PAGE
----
Sleep tracking has become increasingly popular, thanks to the growing combination of sleepless nights, stressful days, and increasing awareness of how important sleep is for our immunity system and overall physical and mental health.
Sleep trackers solicit various benefits, such as:
However, do sleep trackers really work? And, what type of technology are sleep tracking devices using that enables them to boast such claims?
Basically, sleep trackers allow you to measure the quality and duration of your sleep. They sync together your "sleep data" to a tablet or smartphone app, which interprets this data, translating it into helpful insights. Many sleep tracking devices will provide personalized suggestions on how to improve your sleep.
Typically, your most basic sleep trackers will track if you're sleeping, and the amount of time you spend sleeping. But, there are also other aspects of your sleep they measure as well, such as:
There are a couple broad types of sleep trackers. These are wearable and non-wearable devices. Many individuals aren't sure which ones to choose. So, here is some basic information that may help you decide.
You'll find several types of wearable trackers to help measure your sleep. Some will provide you with very basic measurements, whereas others will give you extremely valuable data.
The primary goal of a smartwatch is keeping you connected (just like your smartphone does). Smartwatches might come with a basic built-in sleep monitor for measuring your sleep duration, but you might have to download a separate app in order to gain more sophisticated data on your sleep.
These rings have recently shown up on the sleep-tracking scene. They can provide you with 24/7 tracking data, and might be a bit more accurate than a wristband for measuring heart-rate.
This is a motion detector and heart-rate monitor combined for monitoring your sleep. It measures how much time you stay in each sleep stage, and even makes suggestions based on your sleeping goal.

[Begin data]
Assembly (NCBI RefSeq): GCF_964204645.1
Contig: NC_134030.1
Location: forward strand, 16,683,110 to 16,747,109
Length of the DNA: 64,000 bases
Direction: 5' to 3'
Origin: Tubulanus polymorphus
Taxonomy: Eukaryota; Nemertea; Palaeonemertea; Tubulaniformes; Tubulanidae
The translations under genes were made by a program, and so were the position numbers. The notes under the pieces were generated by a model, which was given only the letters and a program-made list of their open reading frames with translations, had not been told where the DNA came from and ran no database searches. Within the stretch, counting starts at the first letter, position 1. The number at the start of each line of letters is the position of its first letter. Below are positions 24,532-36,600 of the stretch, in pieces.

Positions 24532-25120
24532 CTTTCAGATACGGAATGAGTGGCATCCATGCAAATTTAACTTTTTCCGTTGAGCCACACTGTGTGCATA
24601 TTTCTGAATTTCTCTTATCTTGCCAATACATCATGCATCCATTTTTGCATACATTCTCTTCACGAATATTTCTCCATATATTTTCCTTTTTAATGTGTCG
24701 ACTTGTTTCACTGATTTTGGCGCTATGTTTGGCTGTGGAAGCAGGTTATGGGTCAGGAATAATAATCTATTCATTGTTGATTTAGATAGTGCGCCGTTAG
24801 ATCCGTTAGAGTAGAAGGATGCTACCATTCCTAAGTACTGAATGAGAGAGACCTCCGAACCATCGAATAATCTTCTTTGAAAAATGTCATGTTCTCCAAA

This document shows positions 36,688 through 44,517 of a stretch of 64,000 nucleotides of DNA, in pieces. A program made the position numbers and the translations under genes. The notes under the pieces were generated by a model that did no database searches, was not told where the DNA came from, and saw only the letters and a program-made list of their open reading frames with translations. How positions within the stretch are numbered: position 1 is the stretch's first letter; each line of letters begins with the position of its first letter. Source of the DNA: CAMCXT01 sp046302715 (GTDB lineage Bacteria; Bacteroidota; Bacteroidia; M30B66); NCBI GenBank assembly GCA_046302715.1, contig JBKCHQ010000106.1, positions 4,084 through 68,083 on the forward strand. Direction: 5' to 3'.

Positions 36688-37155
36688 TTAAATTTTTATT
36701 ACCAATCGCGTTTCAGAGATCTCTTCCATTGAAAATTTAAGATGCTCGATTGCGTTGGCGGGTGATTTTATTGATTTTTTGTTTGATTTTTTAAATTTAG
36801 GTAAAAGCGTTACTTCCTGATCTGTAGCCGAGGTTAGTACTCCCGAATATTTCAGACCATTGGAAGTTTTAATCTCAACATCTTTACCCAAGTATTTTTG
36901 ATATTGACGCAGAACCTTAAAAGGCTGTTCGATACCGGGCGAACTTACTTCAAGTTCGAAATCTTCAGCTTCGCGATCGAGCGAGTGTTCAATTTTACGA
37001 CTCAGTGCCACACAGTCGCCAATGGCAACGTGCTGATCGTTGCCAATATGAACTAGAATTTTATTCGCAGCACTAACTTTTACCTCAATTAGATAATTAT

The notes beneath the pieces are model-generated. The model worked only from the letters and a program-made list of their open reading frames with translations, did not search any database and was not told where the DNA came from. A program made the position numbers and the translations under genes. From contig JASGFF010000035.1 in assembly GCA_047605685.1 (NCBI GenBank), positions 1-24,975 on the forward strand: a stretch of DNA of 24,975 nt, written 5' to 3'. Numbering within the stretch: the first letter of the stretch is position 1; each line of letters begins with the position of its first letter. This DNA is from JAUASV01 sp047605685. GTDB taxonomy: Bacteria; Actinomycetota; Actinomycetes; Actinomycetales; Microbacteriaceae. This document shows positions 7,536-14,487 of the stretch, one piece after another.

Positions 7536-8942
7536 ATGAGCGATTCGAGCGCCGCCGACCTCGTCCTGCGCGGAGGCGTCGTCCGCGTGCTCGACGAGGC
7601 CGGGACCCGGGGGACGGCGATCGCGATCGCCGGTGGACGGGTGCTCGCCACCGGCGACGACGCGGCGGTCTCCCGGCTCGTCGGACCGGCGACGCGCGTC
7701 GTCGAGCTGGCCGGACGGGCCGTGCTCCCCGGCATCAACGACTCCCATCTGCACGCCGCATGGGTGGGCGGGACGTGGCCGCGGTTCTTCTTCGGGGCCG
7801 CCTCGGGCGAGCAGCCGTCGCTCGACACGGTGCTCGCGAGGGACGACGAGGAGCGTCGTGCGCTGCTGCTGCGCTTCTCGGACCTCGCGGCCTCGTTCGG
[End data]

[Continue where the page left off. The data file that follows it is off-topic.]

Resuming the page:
A wearable sleep tracker with a decent battery life that can last up to 18 months on just one charge. It tracks your deep and light sleep cycles automatically when you wear it in bed. It provides you with a sleep score that's based on:
It can also track your naps.
While wearable sleep trackers seem to measure better circadian cycle sleep data, some non-wearable ones will request input data on any potential daytime influences (i.e. mood, caffeine intake) to see if they're impacting your sleep.
These you place underneath your pillow or mattress. They measure the quality and duration of your sleep.
Bedside trackers look similar to bedside lamps, therefore some individuals prefer them, since they don't seem too clinical. They detect the quality and length of your sleep. Some can even assess your sleep environment (i.e. light, temperature, noise) to see how it's impacting your sleep.
These aren't as effective for in-depth data. But, if you have a smartphone, you won't require any other device. Since you check your phone each day, it'll be simple to check for data it offers.
Some examples are:
This sleep tracking device uses ballistocardiography (measures the contraction and expansion of your circulatory system). Emfit is similar to a heart monitor in the way it works.
Collecting sleep data will only be helpful if you use the data you collect. After you track your sleep for several nights, you'll be provided with data on how much light vs deep sleep you're obtaining, sleep cycle times, how often you move, or even how much you snore, in some cases. Unfortunately, not all sleep trackers and apps provide you with a whole lot of advice based on the data on what changes you should make on your sleep habits.
Sensors and apps can give you an understanding of what's going on when you're sleeping, but they're not supposed to replace a doctor. If you're experiencing troubles sleeping, waking up tired, or staying awake in the daytime, you may want to have a doctor check for any underlying problems.